Histology Process Improvement

Vol. 21 • Issue 4 • Page 24


The challenges and pressures continue to increase for the histology lab; Lean, Six Sigma, continuous improvement, personalized medicine and now digital pathology are designed to enhance our skills, yet we continue to struggle to create the necessary change in response to the voice of our customer.

Our customers-administration, pathologist, clinician and, most importantly, the patient-want results better, faster and cheaper. Can we deliver? At this time in the change process I believe we should focus on two issues, namely “better and faster,” and let the discussion on “cheaper” continue. Some histology labs already have become better and faster (i.e. Henry Ford Health System, Avera McKennan Hospital and University Health Center), but many more need to follow their example. Once we tip the balance of process improvement in the histology lab, the discussion about cheaper will move to the forefront.

Achievements Realized

To help tip the balance, we must first understand what the few have achieved. Better is all about quality; to improve your lab’s quality you must incorporate Lean techniques and Six Sigma tools. Lean is all about the people, removing waste and creating velocity in a workflow. Six Sigma is all about the process, reducing the defects and errors and creating a decision making process. Put the two together and you get Lean Six Sigma-processes and products with better quality, faster. This is what the few have achieved and the customer most certainly wants. Those that continue to ignore the voice of the customer will suffer the severest cost-lost customers and patients.

The challenges facing the histology lab remain complex, but the solutions are not. To start, we must understand what better really is. Better is all about quality and when we consider improving patient results, histology quality must be an essential part of the process. The tools we apply are simplicity and standardization. By creating better quality, using the simple tools, we construct a precision scientific method based on craftsmanship instead of customization. The improved process:

• allows the pathologist to become more efficient and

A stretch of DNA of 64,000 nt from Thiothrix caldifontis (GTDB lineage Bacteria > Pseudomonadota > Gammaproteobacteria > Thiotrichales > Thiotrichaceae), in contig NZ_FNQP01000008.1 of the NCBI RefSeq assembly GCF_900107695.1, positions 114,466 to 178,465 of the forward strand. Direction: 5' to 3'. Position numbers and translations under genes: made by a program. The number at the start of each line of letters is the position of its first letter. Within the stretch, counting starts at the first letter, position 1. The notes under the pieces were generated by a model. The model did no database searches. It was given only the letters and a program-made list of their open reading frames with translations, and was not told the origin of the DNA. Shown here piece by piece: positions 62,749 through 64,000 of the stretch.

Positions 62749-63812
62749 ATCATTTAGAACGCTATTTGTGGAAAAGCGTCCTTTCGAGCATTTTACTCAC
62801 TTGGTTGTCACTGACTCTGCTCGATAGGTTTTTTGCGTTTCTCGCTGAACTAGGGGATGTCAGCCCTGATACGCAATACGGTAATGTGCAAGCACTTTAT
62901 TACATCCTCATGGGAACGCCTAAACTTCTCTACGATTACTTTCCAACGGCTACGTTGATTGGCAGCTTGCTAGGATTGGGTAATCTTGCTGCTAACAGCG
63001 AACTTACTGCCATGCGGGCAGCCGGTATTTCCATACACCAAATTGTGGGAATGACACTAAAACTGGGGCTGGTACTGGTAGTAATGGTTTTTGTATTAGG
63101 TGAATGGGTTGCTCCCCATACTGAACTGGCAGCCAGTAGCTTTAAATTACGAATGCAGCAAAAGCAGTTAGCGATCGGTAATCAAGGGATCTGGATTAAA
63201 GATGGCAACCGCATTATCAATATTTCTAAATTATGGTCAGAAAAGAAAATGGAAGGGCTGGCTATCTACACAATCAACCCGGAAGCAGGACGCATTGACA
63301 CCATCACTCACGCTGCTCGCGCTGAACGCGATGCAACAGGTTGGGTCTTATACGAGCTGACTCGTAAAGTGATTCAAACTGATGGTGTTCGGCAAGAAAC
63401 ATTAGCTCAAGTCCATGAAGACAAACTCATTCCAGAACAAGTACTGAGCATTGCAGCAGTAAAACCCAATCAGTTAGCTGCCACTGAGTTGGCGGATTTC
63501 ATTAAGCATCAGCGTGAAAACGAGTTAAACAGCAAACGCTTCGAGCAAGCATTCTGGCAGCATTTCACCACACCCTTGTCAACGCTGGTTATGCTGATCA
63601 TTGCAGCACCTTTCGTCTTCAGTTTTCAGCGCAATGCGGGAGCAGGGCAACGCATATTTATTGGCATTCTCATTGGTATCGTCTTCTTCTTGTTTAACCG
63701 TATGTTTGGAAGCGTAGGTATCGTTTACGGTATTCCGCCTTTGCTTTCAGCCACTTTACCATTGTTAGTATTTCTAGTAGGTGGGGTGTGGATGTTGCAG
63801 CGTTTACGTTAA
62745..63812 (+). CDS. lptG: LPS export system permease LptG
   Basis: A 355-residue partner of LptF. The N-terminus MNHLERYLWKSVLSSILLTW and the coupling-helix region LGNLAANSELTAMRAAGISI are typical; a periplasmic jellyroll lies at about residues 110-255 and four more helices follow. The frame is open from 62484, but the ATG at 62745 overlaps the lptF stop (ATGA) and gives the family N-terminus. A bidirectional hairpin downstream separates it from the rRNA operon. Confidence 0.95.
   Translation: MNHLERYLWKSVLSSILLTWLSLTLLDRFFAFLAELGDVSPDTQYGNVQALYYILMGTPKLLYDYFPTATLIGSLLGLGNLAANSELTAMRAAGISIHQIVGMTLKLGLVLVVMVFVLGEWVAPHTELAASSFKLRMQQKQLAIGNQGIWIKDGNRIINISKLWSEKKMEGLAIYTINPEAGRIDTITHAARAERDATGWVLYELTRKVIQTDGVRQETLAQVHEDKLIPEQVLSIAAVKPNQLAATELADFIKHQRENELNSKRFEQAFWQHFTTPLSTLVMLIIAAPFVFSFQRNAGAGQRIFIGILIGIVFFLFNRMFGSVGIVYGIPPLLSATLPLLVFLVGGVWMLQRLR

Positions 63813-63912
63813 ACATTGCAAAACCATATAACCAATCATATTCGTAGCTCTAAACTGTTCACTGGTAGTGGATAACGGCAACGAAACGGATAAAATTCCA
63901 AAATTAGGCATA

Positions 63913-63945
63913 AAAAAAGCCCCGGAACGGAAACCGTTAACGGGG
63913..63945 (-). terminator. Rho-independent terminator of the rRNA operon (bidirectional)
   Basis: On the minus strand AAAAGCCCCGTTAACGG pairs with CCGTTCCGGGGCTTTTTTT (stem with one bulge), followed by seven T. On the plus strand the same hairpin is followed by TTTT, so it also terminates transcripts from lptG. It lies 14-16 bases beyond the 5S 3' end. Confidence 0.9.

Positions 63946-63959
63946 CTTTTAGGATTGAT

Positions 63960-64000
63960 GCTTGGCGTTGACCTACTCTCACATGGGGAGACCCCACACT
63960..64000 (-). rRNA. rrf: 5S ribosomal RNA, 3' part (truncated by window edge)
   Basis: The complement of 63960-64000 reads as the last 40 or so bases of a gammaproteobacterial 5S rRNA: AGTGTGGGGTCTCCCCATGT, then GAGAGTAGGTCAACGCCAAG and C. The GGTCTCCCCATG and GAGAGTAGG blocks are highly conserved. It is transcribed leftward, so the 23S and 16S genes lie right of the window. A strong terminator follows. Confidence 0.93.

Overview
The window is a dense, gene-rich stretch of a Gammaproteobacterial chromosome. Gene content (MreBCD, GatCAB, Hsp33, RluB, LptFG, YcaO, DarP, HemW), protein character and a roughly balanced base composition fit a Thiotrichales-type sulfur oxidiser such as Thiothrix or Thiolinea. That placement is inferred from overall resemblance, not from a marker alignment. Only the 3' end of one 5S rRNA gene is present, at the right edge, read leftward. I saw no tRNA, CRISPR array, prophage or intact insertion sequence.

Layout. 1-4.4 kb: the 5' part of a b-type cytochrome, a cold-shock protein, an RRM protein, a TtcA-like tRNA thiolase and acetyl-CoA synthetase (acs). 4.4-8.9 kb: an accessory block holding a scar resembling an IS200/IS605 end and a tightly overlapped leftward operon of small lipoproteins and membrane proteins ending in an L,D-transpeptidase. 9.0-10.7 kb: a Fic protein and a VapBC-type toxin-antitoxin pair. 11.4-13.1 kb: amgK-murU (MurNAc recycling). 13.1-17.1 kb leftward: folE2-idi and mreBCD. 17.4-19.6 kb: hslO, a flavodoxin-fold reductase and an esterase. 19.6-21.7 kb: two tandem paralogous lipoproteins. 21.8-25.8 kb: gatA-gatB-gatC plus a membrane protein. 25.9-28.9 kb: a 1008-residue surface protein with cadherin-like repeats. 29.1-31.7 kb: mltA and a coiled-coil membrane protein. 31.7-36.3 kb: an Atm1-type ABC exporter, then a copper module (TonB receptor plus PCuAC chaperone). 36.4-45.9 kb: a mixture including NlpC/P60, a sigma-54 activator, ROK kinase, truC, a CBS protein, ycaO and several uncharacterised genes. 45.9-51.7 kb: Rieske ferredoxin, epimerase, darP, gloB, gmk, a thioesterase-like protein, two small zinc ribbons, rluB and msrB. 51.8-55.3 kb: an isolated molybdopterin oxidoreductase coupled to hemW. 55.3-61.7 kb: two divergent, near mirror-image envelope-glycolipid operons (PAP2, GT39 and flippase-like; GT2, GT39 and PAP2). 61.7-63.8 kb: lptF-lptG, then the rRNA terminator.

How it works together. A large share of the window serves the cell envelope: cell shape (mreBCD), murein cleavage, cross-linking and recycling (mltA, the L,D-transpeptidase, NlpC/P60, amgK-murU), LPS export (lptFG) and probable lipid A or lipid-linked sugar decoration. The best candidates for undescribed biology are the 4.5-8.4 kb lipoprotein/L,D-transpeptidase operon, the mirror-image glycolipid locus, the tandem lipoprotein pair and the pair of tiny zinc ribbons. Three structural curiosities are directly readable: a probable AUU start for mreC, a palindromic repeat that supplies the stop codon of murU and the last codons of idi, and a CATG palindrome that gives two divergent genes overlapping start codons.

• increases the opportunity to introduce even more helpful precision tools (i.e. digital pathology) that allow for a more detailed result.

At What Cost?

Cost and quality are always linked, but what about the cost of not providing better quality and meeting the customer’s and patient demand? Couple simplicity and standardization with the Lean Six Sigma continuous improvement tools and the histology process quickly moves beyond repeatability and reproducibility and evolves into interoperability. The discussion about cost, therefore, must move from the confines of the single lab or department budget to the healthcare system budget. Producing better quality is hearing and listening to the voice of the customer.

As we continue to consider the need for and the cost of better quality, think now about what faster really means to the process and lab. Faster is not so much a separate step, as it must be a coordinated step with better quality. Faster ultimately is improvement in turnaround time (TAT) and TAT is all about the better quality result delivered in the most efficient time. Producing a product faster is moving the product through the lab in the most efficient way, with no defects or errors and the least amount of wasted time. Again, this is where standardization comes in.

Standardization has been proven to reduce costs, improve quality, stop wasting pathologists’ time and, most importantly, improve patient care. Streamlining the histology lab process can only affect TAT so much; creating the faster part of better quality faster is ultimately about creating a culture of communication and responsiveness. Implementation of Lean Six Sigma creates a workflow process that has reduced variation, inefficiency and waste throughout the process to significantly reduce risk to the patient, pathologist and company. The new lab process is prepared to easily adjust and react to the customer need while allowing management to proactively address quality requirements that positively affect the continuous improvement or responsiveness.

Effect of Process Improvement Model

As we continue to see more labs move to implementation of the process improvement model, instrument and supply costs will begin to reduce through standardization with instrumentation and products directly supporting, encouraging and sustaining continual histology process improvement. The focus of the lab to implement the Lean Six Sigma methods and tools, following the example of the few, will drive the supply change and provide better and faster quality care.

The third portion of the desired quality equation-cheaper-will never be achieved unless we expand the cost modeling discussion to effectively equate the value of effort, risk and reliability for both the personnel and instrumentation. We cannot continue to ask histotechnologists and pathologists to work hard, faster and with less if we actually expect to create a process that is better, faster cheaper. The financial discussion about cost must move from simple product cost modeling to complex service parametric cost modeling. This is not a huge leap or change, especially when you consider the voice of the customer and the realistic reduction in risk.

William DeSalvo works for Sonora Quest Laboratories LLC, Tempe, AZ.